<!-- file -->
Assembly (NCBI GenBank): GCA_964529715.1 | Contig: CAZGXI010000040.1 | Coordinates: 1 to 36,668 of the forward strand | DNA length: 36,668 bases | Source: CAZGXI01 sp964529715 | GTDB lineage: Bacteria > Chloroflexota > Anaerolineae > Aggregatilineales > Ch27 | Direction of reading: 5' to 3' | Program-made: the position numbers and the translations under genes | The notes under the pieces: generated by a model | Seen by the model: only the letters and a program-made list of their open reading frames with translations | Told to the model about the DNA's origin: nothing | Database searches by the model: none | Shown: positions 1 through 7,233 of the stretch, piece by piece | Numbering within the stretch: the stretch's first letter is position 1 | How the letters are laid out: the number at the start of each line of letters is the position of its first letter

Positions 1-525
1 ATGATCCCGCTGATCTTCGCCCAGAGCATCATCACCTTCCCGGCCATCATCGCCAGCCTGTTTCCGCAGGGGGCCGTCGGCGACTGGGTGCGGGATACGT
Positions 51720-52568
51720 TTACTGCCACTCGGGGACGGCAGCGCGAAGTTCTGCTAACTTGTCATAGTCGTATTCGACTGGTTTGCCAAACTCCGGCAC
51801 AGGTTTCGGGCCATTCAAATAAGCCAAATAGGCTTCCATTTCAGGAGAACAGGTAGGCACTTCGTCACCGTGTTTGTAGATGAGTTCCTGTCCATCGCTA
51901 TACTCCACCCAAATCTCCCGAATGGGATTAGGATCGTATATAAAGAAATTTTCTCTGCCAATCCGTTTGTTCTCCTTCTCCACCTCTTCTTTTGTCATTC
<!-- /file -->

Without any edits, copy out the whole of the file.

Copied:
Assembly (NCBI GenBank): GCA_964529715.1 | Contig: CAZGXI010000040.1 | Coordinates: 1 to 36,668 of the forward strand | DNA length: 36,668 bases | Source: CAZGXI01 sp964529715 | GTDB lineage: Bacteria > Chloroflexota > Anaerolineae > Aggregatilineales > Ch27 | Direction of reading: 5' to 3' | Program-made: the position numbers and the translations under genes | The notes under the pieces: generated by a model | Seen by the model: only the letters and a program-made list of their open reading frames with translations | Told to the model about the DNA's origin: nothing | Database searches by the model: none | Shown: positions 1 through 7,233 of the stretch, piece by piece | Numbering within the stretch: the stretch's first letter is position 1 | How the letters are laid out: the number at the start of each line of letters is the position of its first letter

Positions 1-525
1 ATGATCCCGCTGATCTTCGCCCAGAGCATCATCACCTTCCCGGCCATCATCGCCAGCCTGTTTCCGCAGGGGGCCGTCGGCGACTGGGTGCGGGATACGT
Positions 51720-52568
51720 TTACTGCCACTCGGGGACGGCAGCGCGAAGTTCTGCTAACTTGTCATAGTCGTATTCGACTGGTTTGCCAAACTCCGGCAC
51801 AGGTTTCGGGCCATTCAAATAAGCCAAATAGGCTTCCATTTCAGGAGAACAGGTAGGCACTTCGTCACCGTGTTTGTAGATGAGTTCCTGTCCATCGCTA
51901 TACTCCACCCAAATCTCCCGAATGGGATTAGGATCGTATATAAAGAAATTTTCTCTGCCAATCCGTTTGTTCTCCTTCTCCACCTCTTCTTTTGTCATTC